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LegalismProperty and Ownership$
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Georgy Kantor, Tom Lambert, and Hannah Skoda

Print publication date: 2017

Print ISBN-13: 9780198813415

Published to Oxford Scholarship Online: January 2018

DOI: 10.1093/oso/9780198813415.001.0001

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PRINTED FROM OXFORD SCHOLARSHIP ONLINE (oxford.universitypressscholarship.com). (c) Copyright Oxford University Press, 2021. All Rights Reserved. An individual user may print out a PDF of a single chapter of a monograph in OSO for personal use. date: 30 July 2021

People as Property in Medieval Dubrovnik

People as Property in Medieval Dubrovnik

Chapter:
(p.235) 9 People as Property in Medieval Dubrovnik
Source:
Legalism
Author(s):

Hannah Skoda

Publisher:
Oxford University Press
DOI:10.1093/oso/9780198813415.003.0010

This article addresses a particularly troubling form of property: slavery in fifteenth-century Dubrovnik. The practice of slavery depended upon law: its articulation lay at the intersection of the Roman law of the ius commune, canon law, local customary and statute law, and natural law. The texture of these different legalistic frameworks provided ways of articulating the problems, discursive and ethical, of treating people as property. The essay explores these tensions by looking at slave contracts, and practices of manumission: slaves could purchase their freedom with their own property (peculium). Both manumission and peculium were inflected by favor libertatis, the acknowledgement that the rigidity of law was a problematic way to deal with people. Further tensions are explored in the context of the criminal liability of slaves. Finally, the essay turns to the range of contracts from outright slavery to indentured labour, and asks how this spectrum problematizes concepts of property.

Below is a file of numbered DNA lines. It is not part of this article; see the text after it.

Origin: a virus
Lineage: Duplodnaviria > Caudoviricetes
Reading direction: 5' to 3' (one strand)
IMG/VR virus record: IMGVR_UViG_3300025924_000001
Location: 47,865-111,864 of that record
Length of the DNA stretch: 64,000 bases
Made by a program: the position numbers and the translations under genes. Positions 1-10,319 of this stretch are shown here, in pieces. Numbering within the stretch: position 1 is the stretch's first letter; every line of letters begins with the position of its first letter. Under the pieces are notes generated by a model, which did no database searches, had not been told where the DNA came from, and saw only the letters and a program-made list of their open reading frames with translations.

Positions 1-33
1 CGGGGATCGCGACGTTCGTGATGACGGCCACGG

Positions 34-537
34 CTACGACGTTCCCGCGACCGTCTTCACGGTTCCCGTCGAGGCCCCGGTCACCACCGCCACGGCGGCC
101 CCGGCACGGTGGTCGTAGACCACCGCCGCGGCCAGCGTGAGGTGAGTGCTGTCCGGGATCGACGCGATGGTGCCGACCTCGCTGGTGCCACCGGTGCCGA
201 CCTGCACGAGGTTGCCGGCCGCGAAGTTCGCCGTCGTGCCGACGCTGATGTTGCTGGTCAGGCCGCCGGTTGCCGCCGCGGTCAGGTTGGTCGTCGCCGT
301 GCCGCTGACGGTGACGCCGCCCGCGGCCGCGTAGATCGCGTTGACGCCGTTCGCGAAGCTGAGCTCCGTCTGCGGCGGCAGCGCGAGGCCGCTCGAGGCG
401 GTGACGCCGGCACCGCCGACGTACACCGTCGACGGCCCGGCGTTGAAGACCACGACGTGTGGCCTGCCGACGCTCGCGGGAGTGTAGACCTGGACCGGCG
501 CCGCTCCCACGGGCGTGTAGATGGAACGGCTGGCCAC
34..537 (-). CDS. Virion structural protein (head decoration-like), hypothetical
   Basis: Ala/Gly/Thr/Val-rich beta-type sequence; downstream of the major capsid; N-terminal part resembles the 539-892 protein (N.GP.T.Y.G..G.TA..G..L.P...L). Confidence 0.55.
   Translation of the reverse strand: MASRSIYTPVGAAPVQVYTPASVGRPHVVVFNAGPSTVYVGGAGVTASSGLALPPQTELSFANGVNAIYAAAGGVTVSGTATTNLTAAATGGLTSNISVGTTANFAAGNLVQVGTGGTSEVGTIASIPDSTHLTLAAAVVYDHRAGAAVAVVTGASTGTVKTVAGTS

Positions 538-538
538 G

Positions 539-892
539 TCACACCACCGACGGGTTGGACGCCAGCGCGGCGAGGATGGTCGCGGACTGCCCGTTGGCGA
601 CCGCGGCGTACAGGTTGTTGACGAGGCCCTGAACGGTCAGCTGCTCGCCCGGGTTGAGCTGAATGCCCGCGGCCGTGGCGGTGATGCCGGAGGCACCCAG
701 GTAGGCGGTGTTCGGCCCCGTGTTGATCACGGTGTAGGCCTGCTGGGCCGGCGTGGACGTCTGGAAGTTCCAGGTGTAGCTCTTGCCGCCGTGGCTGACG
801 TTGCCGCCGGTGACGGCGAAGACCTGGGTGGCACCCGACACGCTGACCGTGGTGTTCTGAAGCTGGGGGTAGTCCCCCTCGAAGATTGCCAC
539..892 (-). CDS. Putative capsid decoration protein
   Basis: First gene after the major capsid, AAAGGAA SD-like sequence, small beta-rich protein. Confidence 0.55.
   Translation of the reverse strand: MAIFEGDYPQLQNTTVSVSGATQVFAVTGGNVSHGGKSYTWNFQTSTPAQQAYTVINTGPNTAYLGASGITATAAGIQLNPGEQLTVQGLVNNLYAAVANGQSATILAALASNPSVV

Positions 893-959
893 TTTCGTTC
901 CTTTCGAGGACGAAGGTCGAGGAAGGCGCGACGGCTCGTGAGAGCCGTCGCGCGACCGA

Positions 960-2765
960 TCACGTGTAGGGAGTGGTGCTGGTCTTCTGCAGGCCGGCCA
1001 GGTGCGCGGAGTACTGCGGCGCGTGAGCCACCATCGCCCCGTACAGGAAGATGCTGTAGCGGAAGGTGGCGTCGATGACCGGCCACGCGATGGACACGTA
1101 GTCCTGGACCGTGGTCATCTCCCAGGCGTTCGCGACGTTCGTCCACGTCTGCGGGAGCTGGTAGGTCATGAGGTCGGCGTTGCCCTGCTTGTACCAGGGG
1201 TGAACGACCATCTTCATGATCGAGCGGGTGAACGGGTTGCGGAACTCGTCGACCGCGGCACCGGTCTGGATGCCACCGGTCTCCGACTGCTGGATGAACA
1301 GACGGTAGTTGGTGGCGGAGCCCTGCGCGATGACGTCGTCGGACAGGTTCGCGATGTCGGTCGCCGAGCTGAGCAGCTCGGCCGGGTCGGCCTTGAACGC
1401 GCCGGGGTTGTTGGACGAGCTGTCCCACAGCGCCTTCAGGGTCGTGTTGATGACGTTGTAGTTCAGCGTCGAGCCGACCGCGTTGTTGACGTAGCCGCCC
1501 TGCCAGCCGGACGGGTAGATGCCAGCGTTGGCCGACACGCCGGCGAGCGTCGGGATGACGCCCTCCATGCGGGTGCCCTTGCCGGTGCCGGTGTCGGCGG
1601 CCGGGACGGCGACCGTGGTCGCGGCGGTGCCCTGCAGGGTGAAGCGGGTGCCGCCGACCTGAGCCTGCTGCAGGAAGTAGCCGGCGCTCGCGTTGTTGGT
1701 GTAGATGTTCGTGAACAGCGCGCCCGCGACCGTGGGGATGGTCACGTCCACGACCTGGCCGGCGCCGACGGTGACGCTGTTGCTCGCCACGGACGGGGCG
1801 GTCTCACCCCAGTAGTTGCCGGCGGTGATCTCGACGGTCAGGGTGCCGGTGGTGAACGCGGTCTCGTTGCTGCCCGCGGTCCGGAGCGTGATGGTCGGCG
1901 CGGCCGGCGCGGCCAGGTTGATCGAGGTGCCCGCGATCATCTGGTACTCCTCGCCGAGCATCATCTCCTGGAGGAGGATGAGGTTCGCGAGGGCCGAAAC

Keywords:   Slavery, Medieval Dubrovnik, Ius Commune, Canon Law, Roman Law, Natural Law, Peculium, Contracts, Manumission

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